Diversity & Inclusion
Merck & Co., Inc. v. Reynolds presented the first opportunity for the Supreme Court of the United States to construe the statute of limitations and repose governing private rights of action under Section 10(b) of the Securities Exchange Act of 1934.1 Section 1658(b) mandates that claims must be brought not later than the earlier of “2 years after the discovery of the facts constituting a violation” or “5 years after such violation.” In an opinion authored by Justice Stephen Breyer, the Court rejected what was commonly known as the “inquiry notice” standard and held that Section 1658(b)’s two-year limitations period begins to run when a plaintiff discovers, or a reasonably diligent hypothetical plaintiff would have discovered, facts constituting the underlying violation — including scienter — whichever occurs earlier.2
While in some circumstances this decision may make it more difficult for defendants to prevail on a statute of limitations defense at the motion to dismiss phase, the Court did definitively hold that the applicable two-year statute of limitations begins to accrue not just upon actual discovery but also upon when a reasonably diligent plaintiff would have discovered facts constituting the underlying alleged violations, regardless of whether any investigation was actually conducted:
Another noteworthy aspect of the Merck decision is found in Justice Antonin Scalia’s concurrence, wherein he argues as a matter of statutory interpretation against implying a constructive-discovery rule for Section 10(b) claims and instead reasons that “discovery” as used in that section must mean “actual discovery.” Justice Scalia points to the explicit language of Section 13 of the Securities Act of 1933, applicable to claims alleging violations of Sections 11 and 12 of that Act, which requires that actions must be brought within one year “after the discovery of the untrue statement or the omission, or after such discovery should have been made by the exercise of reasonable diligence.” In language that may become more significant as the lower courts begin to consider how Merck may differentially impact statute of limitations determinations in Section 10(b) and Section 11 and 12 claims, Justice Scalia recognizes that a constructive-discovery standard may be easier to apply to Section 11 and 12 claims because “determining when the plaintiff should have uncovered an untrue assertion in a registration statement or prospectus is much simpler than assessing when a plaintiff should have learned that the defendant deliberately misled him using a deceptive device covered by [Section] 10(b).”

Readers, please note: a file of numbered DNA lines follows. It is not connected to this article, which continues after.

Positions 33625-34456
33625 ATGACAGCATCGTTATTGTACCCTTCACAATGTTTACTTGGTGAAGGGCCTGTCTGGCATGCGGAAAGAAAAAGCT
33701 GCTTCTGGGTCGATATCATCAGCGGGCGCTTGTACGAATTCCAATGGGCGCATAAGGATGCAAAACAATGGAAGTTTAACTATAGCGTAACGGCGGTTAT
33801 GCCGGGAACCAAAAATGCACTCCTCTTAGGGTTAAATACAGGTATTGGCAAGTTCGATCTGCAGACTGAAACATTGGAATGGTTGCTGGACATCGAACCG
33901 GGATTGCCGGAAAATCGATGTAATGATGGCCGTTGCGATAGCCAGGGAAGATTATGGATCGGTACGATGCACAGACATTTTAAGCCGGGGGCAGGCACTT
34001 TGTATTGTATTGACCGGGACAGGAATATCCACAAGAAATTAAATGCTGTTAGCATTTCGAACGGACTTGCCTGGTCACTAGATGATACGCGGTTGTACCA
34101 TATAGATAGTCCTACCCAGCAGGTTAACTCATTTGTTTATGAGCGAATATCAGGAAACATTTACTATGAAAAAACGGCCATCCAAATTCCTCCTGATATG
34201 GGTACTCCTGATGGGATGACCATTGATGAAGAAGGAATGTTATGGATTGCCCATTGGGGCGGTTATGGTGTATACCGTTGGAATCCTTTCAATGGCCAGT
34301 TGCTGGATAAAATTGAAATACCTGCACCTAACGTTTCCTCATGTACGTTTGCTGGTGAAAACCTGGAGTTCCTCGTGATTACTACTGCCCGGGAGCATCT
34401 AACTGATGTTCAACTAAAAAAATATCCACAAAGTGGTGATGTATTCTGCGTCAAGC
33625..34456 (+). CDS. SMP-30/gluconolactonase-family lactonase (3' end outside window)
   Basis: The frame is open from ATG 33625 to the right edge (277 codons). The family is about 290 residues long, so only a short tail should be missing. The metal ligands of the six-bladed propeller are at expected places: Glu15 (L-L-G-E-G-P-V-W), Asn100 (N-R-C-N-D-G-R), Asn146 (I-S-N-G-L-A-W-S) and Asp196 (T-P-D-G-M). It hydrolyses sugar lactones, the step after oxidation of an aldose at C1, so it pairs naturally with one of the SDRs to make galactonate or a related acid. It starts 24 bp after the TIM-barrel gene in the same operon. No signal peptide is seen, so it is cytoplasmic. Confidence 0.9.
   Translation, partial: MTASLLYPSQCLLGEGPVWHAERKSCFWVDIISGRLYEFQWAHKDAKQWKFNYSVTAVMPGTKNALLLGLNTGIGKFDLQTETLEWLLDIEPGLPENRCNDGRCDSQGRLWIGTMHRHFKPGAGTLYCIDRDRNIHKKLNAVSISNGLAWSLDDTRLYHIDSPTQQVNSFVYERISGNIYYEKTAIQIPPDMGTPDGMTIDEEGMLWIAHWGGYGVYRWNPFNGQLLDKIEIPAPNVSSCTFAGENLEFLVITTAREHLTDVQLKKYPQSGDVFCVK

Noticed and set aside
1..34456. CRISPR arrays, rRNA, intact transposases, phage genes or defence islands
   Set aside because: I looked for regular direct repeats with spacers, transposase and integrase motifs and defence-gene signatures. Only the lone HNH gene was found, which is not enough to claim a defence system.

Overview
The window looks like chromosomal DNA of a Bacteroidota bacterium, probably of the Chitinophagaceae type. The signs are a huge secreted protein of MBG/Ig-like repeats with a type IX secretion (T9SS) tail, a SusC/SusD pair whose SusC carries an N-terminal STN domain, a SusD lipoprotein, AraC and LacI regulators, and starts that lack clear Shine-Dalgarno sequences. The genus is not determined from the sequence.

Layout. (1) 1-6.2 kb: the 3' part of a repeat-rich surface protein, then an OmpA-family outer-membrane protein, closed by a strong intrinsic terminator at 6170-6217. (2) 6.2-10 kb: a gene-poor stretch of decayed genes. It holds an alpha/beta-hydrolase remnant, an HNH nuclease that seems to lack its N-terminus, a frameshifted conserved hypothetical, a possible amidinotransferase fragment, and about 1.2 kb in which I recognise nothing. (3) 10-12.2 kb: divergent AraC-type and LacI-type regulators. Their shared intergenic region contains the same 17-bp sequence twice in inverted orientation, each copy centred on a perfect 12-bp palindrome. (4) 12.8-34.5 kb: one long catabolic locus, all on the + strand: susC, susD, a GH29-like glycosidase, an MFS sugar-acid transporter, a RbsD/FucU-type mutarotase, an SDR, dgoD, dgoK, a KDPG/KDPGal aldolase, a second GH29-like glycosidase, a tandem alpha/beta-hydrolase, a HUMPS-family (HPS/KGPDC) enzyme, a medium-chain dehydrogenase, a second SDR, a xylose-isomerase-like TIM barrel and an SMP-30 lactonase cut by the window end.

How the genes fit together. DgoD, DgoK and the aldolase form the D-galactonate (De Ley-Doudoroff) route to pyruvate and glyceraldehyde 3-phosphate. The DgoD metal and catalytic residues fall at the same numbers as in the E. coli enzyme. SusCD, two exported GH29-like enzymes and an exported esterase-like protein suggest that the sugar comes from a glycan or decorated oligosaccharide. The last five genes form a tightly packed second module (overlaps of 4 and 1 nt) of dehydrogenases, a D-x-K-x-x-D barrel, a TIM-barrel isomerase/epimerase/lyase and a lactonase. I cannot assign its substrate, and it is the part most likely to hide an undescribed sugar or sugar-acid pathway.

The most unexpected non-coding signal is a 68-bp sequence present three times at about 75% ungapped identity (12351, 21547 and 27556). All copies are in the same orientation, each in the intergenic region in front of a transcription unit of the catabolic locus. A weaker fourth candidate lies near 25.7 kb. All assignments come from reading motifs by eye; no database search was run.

Relatedly, the Court’s decision to apply both an actual notice and a constructive-notice standard will likely require increased scrutiny at the motion to dismiss stage of what information is known or with reasonable diligence could be known upon investigation in the two years prior to filing of a complaint. Depending on the context-specific record in any particular case, and where unlike in Merck where the allegations concerning scienter were alleged to be discovered after the two-year period, there may be instances where a statute of limitations defense remains viable even for Section 10(b) claims notwithstanding the Court’s specific holding as applied to the unique facts in Merck.
1 28 U.S.C. § 1658(b) applies to claims of “fraud, deceit, manipulation or contrivance in contravention of a regulatory requirement concerning the securities laws.”
2 The Court expressly noted that the five-year statute of repose in Section 1658(b) is “an unqualified bar” which is not subject to tolling and provides “defendants total repose after five years.”
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